Although this isn’t as true as it used to be given how popular fades are at the moment, it’ll still be more eye-catching than a no fade style. 

The higher the fade is, the more eye-catching and attention-grabbing it’ll be. 

Although this is a large part of its appeal, with many men choosing to go for fade over no fade due to its eye-catching nature, it doesn’t appeal to everyone

Some men do prefer a more subtle style without any fades or obvious tapers. They’re happy with a more understated aesthetic. 

So, when choosing between going for a fade or no fade, consider how attention-grabbing you want your hair to be. 

Fade Vs Blowout

A “blowout” is a hairstyle where the sides are often tapered short while the hair on top is high volume and swept upward. In contrast, a “fade” is simply a feature of any hairstyle where the length increases gradually as you go up the sides. 

Fade (Shutterstock) Vs Blowout (123RF)

Here’s the most important thing to note: 

A “blowout” is a style, while a “fade” is a feature. 

That’s the main difference. 

The most striking feature of the blowout is how the sides are often faded short themselves, before bursting out into a high volume style as you go up to the top. 

Very little at the bottom, with a whole lot of hair at the top. It leads to a pretty unique look, often called the “Brooklyn blowout”.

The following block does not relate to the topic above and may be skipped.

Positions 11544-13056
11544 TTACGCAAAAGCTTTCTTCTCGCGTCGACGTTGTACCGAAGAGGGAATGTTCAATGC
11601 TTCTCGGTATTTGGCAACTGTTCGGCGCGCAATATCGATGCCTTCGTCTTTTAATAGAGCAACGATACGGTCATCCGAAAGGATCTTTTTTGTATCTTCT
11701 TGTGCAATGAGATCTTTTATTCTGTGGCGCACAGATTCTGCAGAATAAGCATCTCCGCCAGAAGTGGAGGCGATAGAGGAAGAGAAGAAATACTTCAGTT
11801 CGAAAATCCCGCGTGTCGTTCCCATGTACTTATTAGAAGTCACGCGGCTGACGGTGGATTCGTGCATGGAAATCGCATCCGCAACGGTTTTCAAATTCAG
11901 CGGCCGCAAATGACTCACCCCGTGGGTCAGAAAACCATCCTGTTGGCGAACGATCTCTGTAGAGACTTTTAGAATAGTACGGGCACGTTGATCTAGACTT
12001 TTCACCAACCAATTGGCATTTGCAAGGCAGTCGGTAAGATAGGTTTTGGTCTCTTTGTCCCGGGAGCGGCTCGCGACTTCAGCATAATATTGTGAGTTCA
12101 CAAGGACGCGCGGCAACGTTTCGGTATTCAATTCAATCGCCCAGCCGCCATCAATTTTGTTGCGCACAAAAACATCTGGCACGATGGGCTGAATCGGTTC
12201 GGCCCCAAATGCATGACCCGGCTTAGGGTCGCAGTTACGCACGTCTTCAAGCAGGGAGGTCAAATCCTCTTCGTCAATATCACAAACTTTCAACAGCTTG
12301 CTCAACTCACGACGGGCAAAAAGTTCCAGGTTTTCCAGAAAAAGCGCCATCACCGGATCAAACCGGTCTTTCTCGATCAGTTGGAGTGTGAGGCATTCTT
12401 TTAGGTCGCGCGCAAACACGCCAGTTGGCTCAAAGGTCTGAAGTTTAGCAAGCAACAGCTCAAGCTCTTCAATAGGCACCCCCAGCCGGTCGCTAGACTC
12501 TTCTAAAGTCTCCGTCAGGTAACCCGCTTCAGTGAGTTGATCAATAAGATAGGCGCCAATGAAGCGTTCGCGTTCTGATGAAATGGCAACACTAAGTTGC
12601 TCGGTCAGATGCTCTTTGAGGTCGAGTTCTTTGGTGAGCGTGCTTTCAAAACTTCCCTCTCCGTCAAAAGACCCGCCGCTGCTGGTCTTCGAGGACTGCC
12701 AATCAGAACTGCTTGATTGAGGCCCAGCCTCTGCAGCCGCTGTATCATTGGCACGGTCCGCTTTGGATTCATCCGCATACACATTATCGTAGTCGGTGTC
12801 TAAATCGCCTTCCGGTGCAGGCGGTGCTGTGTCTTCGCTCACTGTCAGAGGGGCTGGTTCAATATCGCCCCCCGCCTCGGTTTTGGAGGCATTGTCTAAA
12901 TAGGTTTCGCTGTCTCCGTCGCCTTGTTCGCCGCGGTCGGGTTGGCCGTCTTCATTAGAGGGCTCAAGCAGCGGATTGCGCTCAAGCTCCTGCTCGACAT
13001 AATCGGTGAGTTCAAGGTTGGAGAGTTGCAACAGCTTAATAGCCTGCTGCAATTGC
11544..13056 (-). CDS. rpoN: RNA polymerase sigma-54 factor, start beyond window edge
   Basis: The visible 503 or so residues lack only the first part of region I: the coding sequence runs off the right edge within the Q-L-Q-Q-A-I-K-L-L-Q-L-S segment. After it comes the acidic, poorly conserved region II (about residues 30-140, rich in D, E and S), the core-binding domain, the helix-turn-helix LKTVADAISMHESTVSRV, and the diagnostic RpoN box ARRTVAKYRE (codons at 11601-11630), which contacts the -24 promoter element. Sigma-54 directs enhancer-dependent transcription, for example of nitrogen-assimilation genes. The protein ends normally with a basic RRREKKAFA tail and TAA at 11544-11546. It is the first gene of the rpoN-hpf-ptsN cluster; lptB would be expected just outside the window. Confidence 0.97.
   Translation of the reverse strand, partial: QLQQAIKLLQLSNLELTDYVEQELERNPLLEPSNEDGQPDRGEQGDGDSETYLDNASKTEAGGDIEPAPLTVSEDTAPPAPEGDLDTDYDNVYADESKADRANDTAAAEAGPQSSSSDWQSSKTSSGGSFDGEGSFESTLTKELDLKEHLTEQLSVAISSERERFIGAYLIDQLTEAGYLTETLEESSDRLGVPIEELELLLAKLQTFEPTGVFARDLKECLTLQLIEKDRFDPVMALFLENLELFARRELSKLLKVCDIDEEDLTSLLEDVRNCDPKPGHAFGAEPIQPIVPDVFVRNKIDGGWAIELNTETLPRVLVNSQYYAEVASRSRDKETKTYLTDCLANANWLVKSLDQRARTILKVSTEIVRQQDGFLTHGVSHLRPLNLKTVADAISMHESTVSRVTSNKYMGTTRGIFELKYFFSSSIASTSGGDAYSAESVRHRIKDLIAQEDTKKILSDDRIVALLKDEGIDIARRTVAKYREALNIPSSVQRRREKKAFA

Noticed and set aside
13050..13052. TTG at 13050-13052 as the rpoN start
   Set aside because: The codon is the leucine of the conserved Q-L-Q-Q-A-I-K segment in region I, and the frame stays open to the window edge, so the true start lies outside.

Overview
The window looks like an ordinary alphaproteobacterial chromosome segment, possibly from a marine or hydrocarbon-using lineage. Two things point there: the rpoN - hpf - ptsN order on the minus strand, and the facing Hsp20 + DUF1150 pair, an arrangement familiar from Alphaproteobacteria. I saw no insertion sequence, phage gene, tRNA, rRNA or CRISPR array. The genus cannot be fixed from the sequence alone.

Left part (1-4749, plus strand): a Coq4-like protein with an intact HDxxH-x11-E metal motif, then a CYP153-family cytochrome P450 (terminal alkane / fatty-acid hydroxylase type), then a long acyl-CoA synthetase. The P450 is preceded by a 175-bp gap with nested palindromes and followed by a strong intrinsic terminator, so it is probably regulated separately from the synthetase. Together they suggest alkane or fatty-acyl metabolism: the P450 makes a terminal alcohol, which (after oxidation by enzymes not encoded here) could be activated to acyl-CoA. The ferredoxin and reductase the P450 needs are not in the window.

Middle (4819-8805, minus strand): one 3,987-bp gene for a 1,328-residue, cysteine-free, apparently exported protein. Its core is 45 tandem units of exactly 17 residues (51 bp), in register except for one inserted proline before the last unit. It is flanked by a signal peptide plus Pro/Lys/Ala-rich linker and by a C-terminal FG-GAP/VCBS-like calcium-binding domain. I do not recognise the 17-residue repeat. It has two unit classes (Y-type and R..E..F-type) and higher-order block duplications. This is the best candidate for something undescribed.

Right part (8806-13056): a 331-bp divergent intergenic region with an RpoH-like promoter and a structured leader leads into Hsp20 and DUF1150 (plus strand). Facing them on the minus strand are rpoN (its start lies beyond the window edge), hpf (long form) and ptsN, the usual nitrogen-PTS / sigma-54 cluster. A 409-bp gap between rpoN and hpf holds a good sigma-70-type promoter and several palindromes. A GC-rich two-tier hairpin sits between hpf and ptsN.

So, most blowout haircuts often include a fade in themselves. They don’t always include a fade, but they often do. 

The “blowout” part of it is sometimes produced using a blow dryer to really get some serious volume and height. 

It doesn’t make much sense comparing the terms “fade” and “blowout”, although this is commonly done. 

It’s important not to confuse styles and features of styles. 

Any style you can think of – whether it’s a pompadour, quiff, slicked back, etc – can include faded sides. 

The same goes for a blowout. 

This leads me to the next inaccurate comparison often made. Let’s clear up the confusion. 

Fade Vs Blend: What’s The Difference?

There is no difference between a “fade” and a “blend”. They both refer to the same feature of a very gradual increase in length as you go up the sides and back with no harsh lines. 

There is no difference between a fade and a blend. Notice the gradual increase in length up the sides of both – they could both be called either term. 

[From Shutterstock]

The blurred effect that results can be called either of those two terms. 

Having said that, the term “fade” is much more commonly used than a “blend”. 

The term “blend” is more likely to be used to describe the technique used to produce a fade. 

Here’s an example used in a sentence: 

“When doing the #1 fade I used a 1.5 guard to blend the #1 into the #2”. 

So, the feature is the “fade”, while the technique used to produce that feature was blending the different lengths together seamlessly. 

It may not seem like that big of a deal, but it’s important to get this distinction right. 

Telling your barber you want a “blend” won’t mean very much at all. You aren’t telling them what sort of fade you want, how high you want it, or how short you want it to start out. 

So, next time you visit the barber, ask for a “fade” and not a “blend”. In addition, tell them exactly what you want so you can make sure you get the result you want. 

Conclusion 

Fades aren’t going anywhere anytime soon. You may already have one. Alternatively, you may strongly consider getting one someday. 

Either way – it’s important to know what you want well in advance of your appointment to avoid disappointment. 

Use photos and take your time. Don’t rush your description or your request, especially the first time you ask for it.